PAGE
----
Shire is a British poet born to parents who immigrated from Somalia. You may have heard of her because of Beyoncé, who featured her poetry in Lemonade. In other words, Shire is that girl. In her first full poetry collection— which also just came out last month— she draws inspiration from her own experiences and pop culture to explore motherhood, immigration, trauma, racism, sexism, and what it means to be a woman. Also make sure to pick up her chapbook Teaching My Mother How to Give Birth.

The Tradition by Jericho Brown cover

The Tradition by Jericho Brown

In Brown’s award-winning third poetry collection, Greek mythology, Christianity, science, and art are offered up to show just how vulnerable the most vulnerable are. The history of Black bodies— especially those of queer, Black men— being both belittled and abused is explored through different scenarios, some personal and others historical. Brown even invented another poetry form in the duplex, which combines the blues, a sonnet, and a ghazal.

Postcolonial Love Poem by Natalie Diaz cover

Postcolonial Love Poem by Natalie Diaz

This is another recent award winner! Diaz is a queer Aha Makav woman, and with great range for poetic styles, shows how merely existing as a minority in the U.S. is an act of defiance and protest. Despite immense oppression, though, how the land, as well as Brown and Black bodies, can heal and still feel love and desire is detailed. As history, pain, and family linages are explored throughout these poems, Diaz pushes towards a future with happiness.

Don’t forget you can get three free audiobooks at Audiobooks.com with a free trial!

A Little Sumn Extra

The latest in censorship news

And, if you feel like these recent attacks on books sound familiar, here is a history of Nazi book burning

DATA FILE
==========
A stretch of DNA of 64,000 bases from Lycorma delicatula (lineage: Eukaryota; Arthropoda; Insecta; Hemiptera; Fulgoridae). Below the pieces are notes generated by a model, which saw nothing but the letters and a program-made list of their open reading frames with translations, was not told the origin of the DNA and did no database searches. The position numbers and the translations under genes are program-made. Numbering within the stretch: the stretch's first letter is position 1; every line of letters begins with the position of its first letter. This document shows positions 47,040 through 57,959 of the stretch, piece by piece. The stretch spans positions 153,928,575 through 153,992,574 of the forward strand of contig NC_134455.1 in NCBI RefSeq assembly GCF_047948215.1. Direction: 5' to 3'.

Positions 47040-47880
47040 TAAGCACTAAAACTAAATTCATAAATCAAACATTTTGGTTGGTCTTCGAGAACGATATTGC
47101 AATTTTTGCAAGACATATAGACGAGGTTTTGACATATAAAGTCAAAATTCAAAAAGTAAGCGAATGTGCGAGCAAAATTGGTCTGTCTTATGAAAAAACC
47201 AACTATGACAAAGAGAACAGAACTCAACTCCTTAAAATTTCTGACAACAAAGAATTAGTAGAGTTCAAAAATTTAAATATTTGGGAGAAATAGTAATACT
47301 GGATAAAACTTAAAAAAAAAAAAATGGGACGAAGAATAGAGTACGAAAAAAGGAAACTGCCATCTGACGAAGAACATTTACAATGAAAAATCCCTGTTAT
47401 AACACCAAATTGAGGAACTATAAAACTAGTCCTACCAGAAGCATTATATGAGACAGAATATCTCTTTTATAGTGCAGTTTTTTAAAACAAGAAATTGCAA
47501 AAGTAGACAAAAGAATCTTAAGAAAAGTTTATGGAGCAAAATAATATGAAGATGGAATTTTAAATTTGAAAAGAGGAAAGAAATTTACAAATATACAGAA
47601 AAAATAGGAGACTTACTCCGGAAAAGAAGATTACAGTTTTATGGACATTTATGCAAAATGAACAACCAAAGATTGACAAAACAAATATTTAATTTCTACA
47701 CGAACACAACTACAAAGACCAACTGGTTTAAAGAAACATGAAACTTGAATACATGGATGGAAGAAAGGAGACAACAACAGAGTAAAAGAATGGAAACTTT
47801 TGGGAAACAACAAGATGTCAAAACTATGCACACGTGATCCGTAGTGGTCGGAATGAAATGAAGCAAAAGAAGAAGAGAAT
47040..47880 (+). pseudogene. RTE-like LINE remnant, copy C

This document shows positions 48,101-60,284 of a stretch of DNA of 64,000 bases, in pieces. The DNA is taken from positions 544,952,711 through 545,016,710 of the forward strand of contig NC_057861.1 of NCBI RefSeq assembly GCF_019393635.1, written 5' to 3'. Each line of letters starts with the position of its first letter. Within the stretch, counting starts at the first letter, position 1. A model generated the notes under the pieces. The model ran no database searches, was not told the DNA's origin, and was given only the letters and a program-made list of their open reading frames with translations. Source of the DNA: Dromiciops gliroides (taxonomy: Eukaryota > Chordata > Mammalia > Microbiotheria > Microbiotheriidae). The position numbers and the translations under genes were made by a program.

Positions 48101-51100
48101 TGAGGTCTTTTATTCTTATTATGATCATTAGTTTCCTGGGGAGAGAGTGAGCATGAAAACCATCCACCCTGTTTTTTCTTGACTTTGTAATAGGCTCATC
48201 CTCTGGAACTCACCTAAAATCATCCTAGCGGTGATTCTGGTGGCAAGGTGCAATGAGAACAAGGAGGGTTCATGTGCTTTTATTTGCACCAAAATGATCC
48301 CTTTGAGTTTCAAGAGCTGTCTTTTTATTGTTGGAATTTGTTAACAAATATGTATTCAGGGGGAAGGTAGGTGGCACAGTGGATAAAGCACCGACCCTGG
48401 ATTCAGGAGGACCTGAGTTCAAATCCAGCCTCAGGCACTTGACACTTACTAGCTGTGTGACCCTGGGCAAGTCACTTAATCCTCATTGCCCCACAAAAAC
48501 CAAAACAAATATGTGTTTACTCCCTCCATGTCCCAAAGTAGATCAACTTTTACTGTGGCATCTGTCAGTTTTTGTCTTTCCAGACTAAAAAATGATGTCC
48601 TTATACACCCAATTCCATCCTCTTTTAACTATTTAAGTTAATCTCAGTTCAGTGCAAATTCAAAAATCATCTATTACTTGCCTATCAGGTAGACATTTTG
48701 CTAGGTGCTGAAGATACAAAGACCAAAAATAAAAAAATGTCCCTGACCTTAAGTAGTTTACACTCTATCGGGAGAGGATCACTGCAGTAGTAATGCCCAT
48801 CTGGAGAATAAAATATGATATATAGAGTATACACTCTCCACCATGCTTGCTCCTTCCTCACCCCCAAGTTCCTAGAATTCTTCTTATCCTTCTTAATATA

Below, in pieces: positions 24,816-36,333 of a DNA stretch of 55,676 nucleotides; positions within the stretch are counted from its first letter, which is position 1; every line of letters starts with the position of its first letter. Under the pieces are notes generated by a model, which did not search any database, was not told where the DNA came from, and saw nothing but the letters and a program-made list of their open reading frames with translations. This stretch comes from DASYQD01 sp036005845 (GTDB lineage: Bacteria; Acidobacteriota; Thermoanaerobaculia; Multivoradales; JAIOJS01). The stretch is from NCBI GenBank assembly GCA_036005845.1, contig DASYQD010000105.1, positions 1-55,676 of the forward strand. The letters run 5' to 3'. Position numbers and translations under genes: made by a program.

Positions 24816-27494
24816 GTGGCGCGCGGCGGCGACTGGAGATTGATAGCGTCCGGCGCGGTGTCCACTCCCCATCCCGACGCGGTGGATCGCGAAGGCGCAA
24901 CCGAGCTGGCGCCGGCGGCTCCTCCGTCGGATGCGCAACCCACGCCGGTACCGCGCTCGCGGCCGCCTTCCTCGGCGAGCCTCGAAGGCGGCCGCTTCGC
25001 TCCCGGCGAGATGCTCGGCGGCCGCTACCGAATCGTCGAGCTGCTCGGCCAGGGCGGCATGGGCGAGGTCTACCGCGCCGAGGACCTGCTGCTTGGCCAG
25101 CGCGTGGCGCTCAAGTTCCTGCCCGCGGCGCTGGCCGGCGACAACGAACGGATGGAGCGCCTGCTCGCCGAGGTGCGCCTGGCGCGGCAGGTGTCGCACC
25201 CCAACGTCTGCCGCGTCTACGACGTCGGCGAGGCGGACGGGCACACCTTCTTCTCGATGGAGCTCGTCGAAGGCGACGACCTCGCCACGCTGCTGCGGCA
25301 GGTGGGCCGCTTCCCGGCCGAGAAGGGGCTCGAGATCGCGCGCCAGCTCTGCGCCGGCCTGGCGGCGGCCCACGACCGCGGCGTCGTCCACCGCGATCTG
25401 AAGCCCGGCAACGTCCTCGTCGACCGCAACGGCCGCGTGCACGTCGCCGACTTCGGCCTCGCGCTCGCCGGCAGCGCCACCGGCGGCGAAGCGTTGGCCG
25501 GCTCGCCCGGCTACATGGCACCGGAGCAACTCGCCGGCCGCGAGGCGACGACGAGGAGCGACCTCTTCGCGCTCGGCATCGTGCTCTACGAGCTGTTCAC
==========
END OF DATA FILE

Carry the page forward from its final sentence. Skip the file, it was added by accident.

Danika Ellis speaks on something that plagues a lot of under represented groups (which is: “what counts as good representation?”) with this article on there being room for both dark and fluffy queer media

Do you keep up with the TikTok? Here are some fantasy books the youngins are into


Thanks for reading; it’s been cute! If you want to reach out and connect, email me at erica@riotnewmedia.com or tweet at me @erica_eze_. You can find me on the Hey YA podcast with the fab Tirzah Price, as well as in the In The Club newsletter.

Until next time,

-E

Categories
In Reading Color

There Are So Many Great New Releases!

Welcome to In Reading Color, a space where we focus on literature by and about people of color.

I hope your weekend + Monday have treated you well. As we begin April, I again find myself babysitting a mildy ornery, yet totally adorable pit bull Blue. Last night, she seemed really pressed by something in the bushes. When I looked to see what she was barking at, I noticed something that seemed to be child/adolescent height standing in one place by the bushes. It was too dark to make out details and the thing just seemed to stay there, facing us. After I stopped mentally gagging, I realized it must be a large, semi-deflated helium balloon that somehow drifted into the yard (despite the fence, etc.) and got caught in front of the bushes. Luckily it was just that, because Blue is a big scaredy cat and if it were someone with nefarious intent, she and I would have been tripping over each other Scooby-Doo style trying to get into the house. My nerves!

In addition to questionable balloons, these April showers are making it rain… books (buh-dum-tss)! Dad jokes aside, there are so many new releases coming out today that we need to get into. Of course, this list is not exhaustive, only a starting point.

cover of Portrait of a Thief by Grace D. Li; photo of Asian man wearing sunglasses

Portrait of a Thief by Grace D. Li

Remember that scene in Black Panther where Killmonger is looking at the West African masks on display in the museum? He asks the museum “expert” if she thought her ancestors paid a fair price for the artifacts when she scoffs at his offer to take an axe “off her hands.” It raised a good question that a lot of museums in Europe and North America have conveniently not answered, which is: is it ethical to display the spoils of colonialism in museums? It’s something that I’ve been hearing about more and more, and this book takes the topic to another level, realizing a win-win scenario for marginalized people.